Find an amazing person, and I guarantee, s/he had at least one far more amazing person guiding them :). I was lucky enough to have two that were also my parents, both of whom I lost recently. The pain and loss are intense for me personally, like the loss of your friend, but I'm guessing you feel as I do, these guiding stars touched a great deal more than our lives, and the world is a little bit darker without them in it!
We always remember our mentors, don't we? Powerful forces. Tough when they pass. Hope you are well, my friend. Thanks for having me on the list.
Your enthusiasm for chess, entrepreneurship and family are infectious David, lucky kids...parents and teachers should be heed to your admonition about keeping it fun, it is surely the best way to keep folks engaged...
Thanks for weighing-in Frank... those are some heavyweight companies... Pinterest: BOOM... Comixology: BOOM... student entrepreneurs can really take advantage of these cutting edge programs many universities are offering these days that go beyond "old-school business plan writing" and offer lots more...
(and we need to get you on Disqus soon!)
Great post David! Several startups have emerged from the venture competitions at NYU (a/k/a the Entrepreneurs Challenge) including Pinterest, The Hotlist, Course Horse, Comixology, etc. As one reader points out it may not be the solution for every startup, but it has proven to be a great source for many...not just to non-dilutive funding, but also to helping gather market feedback, develop skills, building a team along with a strong group of mentors (both from the competitions, but also from the exposure teams receive throughout).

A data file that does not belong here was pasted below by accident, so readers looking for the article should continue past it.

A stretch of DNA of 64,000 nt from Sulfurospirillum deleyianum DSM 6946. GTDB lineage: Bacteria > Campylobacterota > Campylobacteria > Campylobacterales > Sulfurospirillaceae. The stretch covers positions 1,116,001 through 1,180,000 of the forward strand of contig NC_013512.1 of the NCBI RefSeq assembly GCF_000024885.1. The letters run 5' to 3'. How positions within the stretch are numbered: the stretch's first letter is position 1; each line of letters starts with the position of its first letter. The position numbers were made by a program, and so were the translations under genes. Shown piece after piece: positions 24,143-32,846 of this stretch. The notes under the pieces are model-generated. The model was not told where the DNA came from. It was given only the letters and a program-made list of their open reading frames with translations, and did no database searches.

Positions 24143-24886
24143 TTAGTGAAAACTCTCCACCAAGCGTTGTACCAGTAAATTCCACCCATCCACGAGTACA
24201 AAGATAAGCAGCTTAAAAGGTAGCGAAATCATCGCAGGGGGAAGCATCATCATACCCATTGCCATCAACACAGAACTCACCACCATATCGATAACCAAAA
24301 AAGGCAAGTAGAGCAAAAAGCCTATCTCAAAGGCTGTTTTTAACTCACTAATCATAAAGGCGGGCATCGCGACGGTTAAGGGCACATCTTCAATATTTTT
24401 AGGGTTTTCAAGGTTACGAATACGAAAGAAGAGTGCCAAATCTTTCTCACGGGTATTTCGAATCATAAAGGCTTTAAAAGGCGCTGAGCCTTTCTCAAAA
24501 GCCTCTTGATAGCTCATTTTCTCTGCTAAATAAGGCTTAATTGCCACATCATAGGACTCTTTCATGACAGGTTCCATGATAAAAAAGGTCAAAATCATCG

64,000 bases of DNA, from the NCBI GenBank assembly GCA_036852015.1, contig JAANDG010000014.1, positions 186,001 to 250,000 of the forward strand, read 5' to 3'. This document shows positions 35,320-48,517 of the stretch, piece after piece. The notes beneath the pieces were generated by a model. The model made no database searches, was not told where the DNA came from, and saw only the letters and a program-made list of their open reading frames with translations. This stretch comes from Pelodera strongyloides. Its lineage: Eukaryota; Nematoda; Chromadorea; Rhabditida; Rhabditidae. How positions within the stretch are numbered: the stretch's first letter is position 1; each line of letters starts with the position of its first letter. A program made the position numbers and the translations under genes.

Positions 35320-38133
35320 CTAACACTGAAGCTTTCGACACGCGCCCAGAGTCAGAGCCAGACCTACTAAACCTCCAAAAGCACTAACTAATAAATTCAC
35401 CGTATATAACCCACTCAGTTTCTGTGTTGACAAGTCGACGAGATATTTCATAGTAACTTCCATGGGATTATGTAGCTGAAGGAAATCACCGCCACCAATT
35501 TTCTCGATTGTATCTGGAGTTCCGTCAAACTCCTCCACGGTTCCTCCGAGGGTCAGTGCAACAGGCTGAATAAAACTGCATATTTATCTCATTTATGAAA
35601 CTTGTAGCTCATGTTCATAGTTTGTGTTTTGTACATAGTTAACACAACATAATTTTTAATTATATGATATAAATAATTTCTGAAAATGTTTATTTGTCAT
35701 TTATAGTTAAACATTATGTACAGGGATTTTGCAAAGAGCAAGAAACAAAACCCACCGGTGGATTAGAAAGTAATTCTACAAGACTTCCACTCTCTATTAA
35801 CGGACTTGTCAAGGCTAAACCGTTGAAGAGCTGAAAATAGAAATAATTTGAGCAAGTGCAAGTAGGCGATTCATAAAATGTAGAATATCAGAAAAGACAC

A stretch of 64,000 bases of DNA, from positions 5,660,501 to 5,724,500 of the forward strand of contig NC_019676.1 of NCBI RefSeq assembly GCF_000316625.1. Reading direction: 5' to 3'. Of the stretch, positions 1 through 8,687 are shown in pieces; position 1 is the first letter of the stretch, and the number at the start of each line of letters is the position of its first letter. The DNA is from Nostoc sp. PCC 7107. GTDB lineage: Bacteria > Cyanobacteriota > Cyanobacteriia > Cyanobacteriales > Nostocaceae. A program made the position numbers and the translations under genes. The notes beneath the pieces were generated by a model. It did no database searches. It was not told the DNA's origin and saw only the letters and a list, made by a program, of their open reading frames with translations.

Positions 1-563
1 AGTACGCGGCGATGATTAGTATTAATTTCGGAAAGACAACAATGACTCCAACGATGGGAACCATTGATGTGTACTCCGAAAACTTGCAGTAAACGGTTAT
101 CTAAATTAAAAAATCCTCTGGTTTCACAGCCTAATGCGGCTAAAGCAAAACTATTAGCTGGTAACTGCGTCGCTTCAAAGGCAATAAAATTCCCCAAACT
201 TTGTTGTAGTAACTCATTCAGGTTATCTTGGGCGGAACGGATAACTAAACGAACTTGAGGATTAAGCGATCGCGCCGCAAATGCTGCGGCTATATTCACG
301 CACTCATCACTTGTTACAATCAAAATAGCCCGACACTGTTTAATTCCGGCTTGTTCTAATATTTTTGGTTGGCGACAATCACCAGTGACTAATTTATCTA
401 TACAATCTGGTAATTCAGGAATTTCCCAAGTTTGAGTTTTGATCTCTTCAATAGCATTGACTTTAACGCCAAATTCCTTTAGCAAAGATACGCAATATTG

RC you make some strong points... thanks for weighing in. I bet you and I would agree on a lot of things- as we've both seen some damage done by bad advice. And yes, of course, with the right person and right motivations- all that interdisciplinary experience can be invaluable.
As a lawyer I can't say I entirely disagree with the comments re the damage that can be done by even a well-intentioned lawyer, but I think the underlying point isn't don't listen to a lawyer on anything other than how to "paper the deal;" rather seek out people who share your interest and passion, and if they have skills or experience that you don't and that are needed then so much the better. Those with previous entrepreneurial experience are at the top of the list, but if the person meets the first test then isn't legal (or financial, operations, marketing, sales, etc) training and/or experience a bonus - assuming they haven't been entirely corrupted by law school a/or private firm practice?
Hi David, thanks for writing this insightful article. I'm a entrepreneur at Yale and it's been quite a journey getting our startup up to speed so far. Everyday there's just so much more to learn, and I appreciate you giving advice to students like us!
Great post, Dave and it is exciting to see meaningful entrepreneurial activities like this at Columbia!
I’m a student in the Berkeley-Columbia eMBA program based in the Silicon Valley and it would be great if we could find a way to get the BCEMBA community involved with the entrepreneurial activities at Columbia notwithstanding the geographic distance as most of us are not located in NY.
Our current students and recent grads are in management positions at places like Google, Facebook, Apple, Microsoft, Yahoo, Intel, Oracle, NVIDIA (just to name a few…) and a number of us (myself included) are working on startup ideas. It would be great if we could realize some synergies between Manhattan and the Silicon Valley.
I’d be happy to explore possibilities with anyone in the Columbia venture community who’s interested.